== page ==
Sunday, 24 February 2019

Who is my enemy? Do I really have to love them?

Sermon preached on 24 February 2019 at Duston United Reformed Church. Text: Luke 6:27-38.

Image: Pulpit Fiction
Let’s imagine a parable – or at least a variation on a well-known one. Jesus had been preaching all day on a to a large crowd, teaching about God’s mercy and how we should show love for our enemies. A man came to him that evening at the house where he was saying, and asked him “Teacher, who is my enemy?”. And Jesus replied: “A man was going down from Jerusalem to Jericho when he was set upon by thieves, passed by people who should know better, and helped by someone his people had been in conflict with for centuries. Now, who do you think was that man’s enemy?”. And alas, the man’s answer was not recorded in the parable. But perhaps we might guess it for ourselves.

And that’s my question for today. Who are our enemies? And alongside that, do we really have to love them? And what does it really mean to have an enemy? It’s tempting to domesticate this passage, to bring it to the equal of petty disputes with neighbours or at work, but the biblical scholars tell us that the word translated as enemy means people who pose you and your tribe a real threat, or the people that your tribe poses a real threat to. Armies at the town gates, terrible persecution, long history of rivalry and dispute, that kind of thing.

For much of my life I was rather sceptical about this teaching. I believed it strongly enough but also thought it didn’t really apply to me. I’ve spent my whole life as a pacifist, and never really identified with the various wars my country has fought. In my lifetime, British soldiers have been at war in the Falklands, twice in Iraq, in Afghanistan, as well as lower-key involvement in lots of other places. Then there was the Cold War, and terrorist attacks from Northern Ireland and more recently from Islamic extremists. But they always felt like other people’s battles, and I have seldom been convinced that the British response was appropriate or proportionate. I don’t say this to make a case for my politics, and I recognise that others feel quite differently about this subject. But it made me uncertain who I really could call my enemy.

Now some of this is due to privilege. I’ve experienced little sense of persecution in my life. I’m white, male, middle-class – all thoroughly privileged groups. And the wars I mentioned were far away, and although I was afraid as a teenager of nuclear war like many of my generation, these things were complicated and mostly happening somewhere else. So I’ve had little sense of persecution or threat, no real sense of enemies facing me.

And yet I’ve gradually come to realise that I do have enemies. There are people who would hate me enough to kill me because of where I live and my background, and who don’t care about the nuances of one British person against another. There are people who hold my opinions to be reprehensible and would like to see them weeded out. And there are opinions, groups, that I also find reprehensible; and I might not hate the people individually who hold them, but I certainly see myself as the enemy of their opinions and would like to see those come to an end.

Plenty of other people are in a similar position. I don’t really want to use the B-word, but political debate has become more and more heated in this country since the Brexit referendum was called. Whatever your opinion about the right outcome, the discussion has become dangerously polarised, with positions becoming harder and more extreme. Our two main political parties are dominated by the edges of their political traditions, not their centres. So many people see the other side as their enemy. We haven’t had much political violence in this country, apart from the murder of the MP Jo Cox, but MPs and activists get all sorts of abuse, online and in person.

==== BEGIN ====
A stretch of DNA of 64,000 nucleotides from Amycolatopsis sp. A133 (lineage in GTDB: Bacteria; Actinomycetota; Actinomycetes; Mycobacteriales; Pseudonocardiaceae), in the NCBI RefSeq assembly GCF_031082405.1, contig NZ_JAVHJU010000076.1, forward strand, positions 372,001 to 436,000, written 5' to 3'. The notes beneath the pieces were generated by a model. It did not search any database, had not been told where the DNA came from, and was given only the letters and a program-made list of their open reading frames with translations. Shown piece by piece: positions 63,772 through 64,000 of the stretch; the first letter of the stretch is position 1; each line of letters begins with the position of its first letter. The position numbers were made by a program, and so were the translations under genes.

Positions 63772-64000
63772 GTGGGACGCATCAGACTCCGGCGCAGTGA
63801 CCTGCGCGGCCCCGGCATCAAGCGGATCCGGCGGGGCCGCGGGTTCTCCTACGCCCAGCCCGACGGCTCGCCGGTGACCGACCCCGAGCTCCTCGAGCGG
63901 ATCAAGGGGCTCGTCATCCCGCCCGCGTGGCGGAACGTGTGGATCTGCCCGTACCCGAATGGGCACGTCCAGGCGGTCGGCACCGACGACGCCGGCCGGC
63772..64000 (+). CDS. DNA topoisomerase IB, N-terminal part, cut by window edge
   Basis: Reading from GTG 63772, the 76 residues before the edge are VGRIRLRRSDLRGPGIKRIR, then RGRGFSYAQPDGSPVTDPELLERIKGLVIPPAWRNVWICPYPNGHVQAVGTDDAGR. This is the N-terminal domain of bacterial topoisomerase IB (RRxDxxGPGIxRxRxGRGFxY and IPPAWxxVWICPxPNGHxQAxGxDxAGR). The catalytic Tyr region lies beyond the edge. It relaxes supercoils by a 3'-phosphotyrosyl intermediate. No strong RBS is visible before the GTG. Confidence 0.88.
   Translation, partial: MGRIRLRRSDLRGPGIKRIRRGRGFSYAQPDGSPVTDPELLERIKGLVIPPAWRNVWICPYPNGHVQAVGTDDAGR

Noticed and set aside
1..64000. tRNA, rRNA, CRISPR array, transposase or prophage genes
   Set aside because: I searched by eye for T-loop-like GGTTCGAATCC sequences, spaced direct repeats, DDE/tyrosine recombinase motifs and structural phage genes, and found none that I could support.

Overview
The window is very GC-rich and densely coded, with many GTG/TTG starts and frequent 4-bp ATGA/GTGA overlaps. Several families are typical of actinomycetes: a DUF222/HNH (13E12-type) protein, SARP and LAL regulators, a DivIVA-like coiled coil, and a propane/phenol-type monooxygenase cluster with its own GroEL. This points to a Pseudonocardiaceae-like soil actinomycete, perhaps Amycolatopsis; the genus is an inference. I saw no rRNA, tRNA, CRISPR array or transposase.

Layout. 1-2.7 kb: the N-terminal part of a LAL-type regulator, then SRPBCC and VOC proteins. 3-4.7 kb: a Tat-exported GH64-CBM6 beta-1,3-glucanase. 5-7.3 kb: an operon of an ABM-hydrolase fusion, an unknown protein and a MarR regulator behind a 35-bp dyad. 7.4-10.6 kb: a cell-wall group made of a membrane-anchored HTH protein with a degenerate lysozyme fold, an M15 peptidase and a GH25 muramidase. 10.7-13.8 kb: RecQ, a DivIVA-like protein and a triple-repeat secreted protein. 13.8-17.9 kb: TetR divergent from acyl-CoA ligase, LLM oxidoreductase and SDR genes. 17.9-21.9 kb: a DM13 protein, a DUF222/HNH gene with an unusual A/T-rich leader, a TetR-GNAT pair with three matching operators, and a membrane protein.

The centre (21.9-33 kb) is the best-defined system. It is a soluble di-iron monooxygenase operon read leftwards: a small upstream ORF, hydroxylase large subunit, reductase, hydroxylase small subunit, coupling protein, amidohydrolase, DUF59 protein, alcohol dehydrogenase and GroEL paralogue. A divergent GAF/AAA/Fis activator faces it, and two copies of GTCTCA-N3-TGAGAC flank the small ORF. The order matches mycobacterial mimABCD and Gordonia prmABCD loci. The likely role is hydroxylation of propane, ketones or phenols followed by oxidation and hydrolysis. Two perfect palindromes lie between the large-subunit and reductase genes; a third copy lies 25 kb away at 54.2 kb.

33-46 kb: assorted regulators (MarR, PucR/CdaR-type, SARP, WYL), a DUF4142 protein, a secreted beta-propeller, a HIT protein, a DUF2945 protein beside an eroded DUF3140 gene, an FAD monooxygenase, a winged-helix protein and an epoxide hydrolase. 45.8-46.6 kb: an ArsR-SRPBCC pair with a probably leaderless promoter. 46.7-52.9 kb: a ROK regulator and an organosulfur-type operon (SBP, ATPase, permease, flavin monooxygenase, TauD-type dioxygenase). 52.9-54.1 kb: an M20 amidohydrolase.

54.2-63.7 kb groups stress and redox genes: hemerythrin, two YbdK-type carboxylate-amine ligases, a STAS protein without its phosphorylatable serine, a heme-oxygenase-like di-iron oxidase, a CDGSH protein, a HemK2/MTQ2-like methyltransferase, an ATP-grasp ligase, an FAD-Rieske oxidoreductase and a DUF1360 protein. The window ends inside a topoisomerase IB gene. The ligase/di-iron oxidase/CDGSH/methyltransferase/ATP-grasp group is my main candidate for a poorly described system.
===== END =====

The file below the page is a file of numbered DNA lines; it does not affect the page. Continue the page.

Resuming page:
When Jesus talked about enemies, he was speaking from a far worse context of powerlessness and persecution. The Jewish people had been marginalised and persecuted for centuries, most recently by the Roman occupation. We were on Hadrian’s Wall this week, and had a real sense of the power and ruthlessness of the Roman empire. They built their forts on an identical plan, from Britain to Germany to Palestine, they co-opted local leaders, and they expected total compliance with Roman authority in a whole range of ways. They taxed highly, suppressed local religions, and crucified rebels. And by the time Luke wrote his gospel, the temple at Jerusalem had been destroyed, the Jewish people scattered, and the great split between Christians and Jews had occurred and was becoming irrevocable, but not yet recognised by the Romans. This meant that Christians were persecuted both by the Romans as a Jewish sect and by Jewish authorities as heretics, and it’s in that context that Luke put together his gospel and chose to quote Jesus’ words in this way.

So Jesus, and Luke after him, had a lot of reason to think about people who hated them, abused them, cursed them and so on. And that’s why the passage assumes that the listeners are victims, not victimizers – these people may have enemies but they’re not the ones doing the persecution, they’re not the ones with the armies, they’re not subjecting people to abuse on Twitter.

And of course there are so many people today who are genuinely persecuted, across the world. People who are subject to abuse for their gender, or their race, or their religion, or their sexuality, or their disability, or their age – there are so many ways to persecute. And so many powerful groups treat these people as enemies. I’m sorry to say that this includes church groups, past and present – so many churches have marginalised women, or people of colour, or gay people, or disabled people, or foreigners. Too many people have awful experiences at the hands of Christians. In these places the church has turned itself into an enemy of the people of God, and it’s shameful.